• Thanks for the answer. The team is bigger, and not everyone can report to the director. The director added layers, and created 3 subgroups.
    – zxwjames
    Commented Jan 7, 2016 at 17:38
  • I still don't understand, why report to senior member may not be good. Actually, I have good relation with the director, but not that good with the mentor. So I don't want to report to the mentor directly.
    – zxwjames
    Commented Jan 7, 2016 at 17:40
  • I say that because for many really senior people, they are irritated at having to deal with junior technical issues when they have more business critical things to do and often they have left the technical so far behind that they are not good resources for the junior people to learn from or to get their technical questions answered.
    – HLGEM
    Commented Jan 7, 2016 at 18:43
  • 1
    @zxwjames - I would suggest you repair your relationship to your new supervisor and learn that in the workplace it is not smart to not get along with someone. I've worked for plenty of people who I personally did not care for or particularly respect. As long as you accept the paycheck, then you are obligated to try to work with them. (If it is so bad you can't then quit, but don't whine if you have trouble getting a job after six short-term jobs.) Organizations move people around. You have to learn to be able to work for anyone and give your best instead of pouting.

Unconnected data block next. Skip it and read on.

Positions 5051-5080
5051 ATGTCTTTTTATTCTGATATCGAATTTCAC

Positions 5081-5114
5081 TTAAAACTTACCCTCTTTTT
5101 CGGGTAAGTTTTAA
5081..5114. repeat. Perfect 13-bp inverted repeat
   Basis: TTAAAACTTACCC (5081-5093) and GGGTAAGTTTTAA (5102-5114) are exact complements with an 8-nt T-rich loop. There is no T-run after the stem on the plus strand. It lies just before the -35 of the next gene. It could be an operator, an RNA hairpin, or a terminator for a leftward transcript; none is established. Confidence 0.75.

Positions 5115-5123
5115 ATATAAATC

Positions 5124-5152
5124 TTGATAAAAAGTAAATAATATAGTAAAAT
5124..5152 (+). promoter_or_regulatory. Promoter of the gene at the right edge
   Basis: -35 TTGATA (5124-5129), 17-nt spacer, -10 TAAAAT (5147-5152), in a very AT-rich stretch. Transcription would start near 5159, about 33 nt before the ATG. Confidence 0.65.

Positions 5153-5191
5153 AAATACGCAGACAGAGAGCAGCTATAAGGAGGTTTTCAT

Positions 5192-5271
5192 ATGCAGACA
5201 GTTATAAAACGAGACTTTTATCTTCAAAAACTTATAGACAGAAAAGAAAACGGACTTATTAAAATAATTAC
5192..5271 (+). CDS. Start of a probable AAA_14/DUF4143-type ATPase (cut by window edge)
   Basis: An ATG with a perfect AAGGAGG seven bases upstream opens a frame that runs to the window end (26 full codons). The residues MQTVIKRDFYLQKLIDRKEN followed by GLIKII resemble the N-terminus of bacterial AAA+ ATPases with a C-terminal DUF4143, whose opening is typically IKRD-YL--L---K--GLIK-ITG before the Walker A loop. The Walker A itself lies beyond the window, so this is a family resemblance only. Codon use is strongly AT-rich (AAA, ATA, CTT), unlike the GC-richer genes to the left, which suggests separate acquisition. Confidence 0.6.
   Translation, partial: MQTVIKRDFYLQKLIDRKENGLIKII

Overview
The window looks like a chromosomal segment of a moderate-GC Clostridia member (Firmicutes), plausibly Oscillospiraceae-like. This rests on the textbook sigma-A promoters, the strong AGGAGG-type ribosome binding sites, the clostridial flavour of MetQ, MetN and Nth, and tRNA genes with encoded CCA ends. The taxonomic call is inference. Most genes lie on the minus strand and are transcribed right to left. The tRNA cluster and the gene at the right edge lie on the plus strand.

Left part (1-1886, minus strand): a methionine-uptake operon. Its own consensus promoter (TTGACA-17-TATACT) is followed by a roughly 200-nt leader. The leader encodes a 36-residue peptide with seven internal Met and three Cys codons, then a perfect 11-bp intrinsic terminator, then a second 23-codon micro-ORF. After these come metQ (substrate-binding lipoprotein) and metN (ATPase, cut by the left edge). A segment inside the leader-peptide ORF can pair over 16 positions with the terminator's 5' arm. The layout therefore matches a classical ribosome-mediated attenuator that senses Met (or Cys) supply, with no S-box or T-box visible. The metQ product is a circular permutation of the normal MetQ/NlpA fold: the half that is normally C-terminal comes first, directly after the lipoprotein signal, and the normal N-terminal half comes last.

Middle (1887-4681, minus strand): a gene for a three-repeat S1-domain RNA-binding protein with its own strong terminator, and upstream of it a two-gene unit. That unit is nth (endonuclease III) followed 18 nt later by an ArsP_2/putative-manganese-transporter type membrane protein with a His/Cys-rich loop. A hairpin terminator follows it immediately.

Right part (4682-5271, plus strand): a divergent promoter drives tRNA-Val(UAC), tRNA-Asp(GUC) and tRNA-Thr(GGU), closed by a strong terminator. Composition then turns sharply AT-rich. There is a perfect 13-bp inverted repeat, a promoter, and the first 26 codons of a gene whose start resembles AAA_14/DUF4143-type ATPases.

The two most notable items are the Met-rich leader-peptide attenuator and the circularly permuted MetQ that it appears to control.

– HLGEM
    Commented Jan 7, 2016 at 18:48
  • But it is still a downgrade. They were at a level and got bumped down. Even if the company is shifting people they are shifted down for a reason 90%+ part of the time. I doubt a new hire is that one off that needed to be refocused.
    – blankip
    Commented Jan 7, 2016 at 19:30

No. It seems like your team is expanding.

Also, your boss may have been grooming your former mentor for more leadership responsibilities. Now he/she is ready to assume those.

Although you're further away from your former boss (rank-wise), you shouldn't see this as a "downgrade" or a demotion.


Chances are that is a downgrade. The other answer answers things in a very positive light - in my opinion way too positive. However if you were efficient and doing a great job on your own I doubt the director would have cared about you reporting to them. I would assume that the director thought that you needed more attention than originally planned so you were bumped down below someone who could give you more attention.

I am not saying that you are closed to being fired or they think you are doing a terrible job. I am saying they planned for one thing and after you worked there for a while they changed that based on your performance. Is there a chance that they just wanted to give your mentor a report or something like that... sure. Is that the most probable answer... no.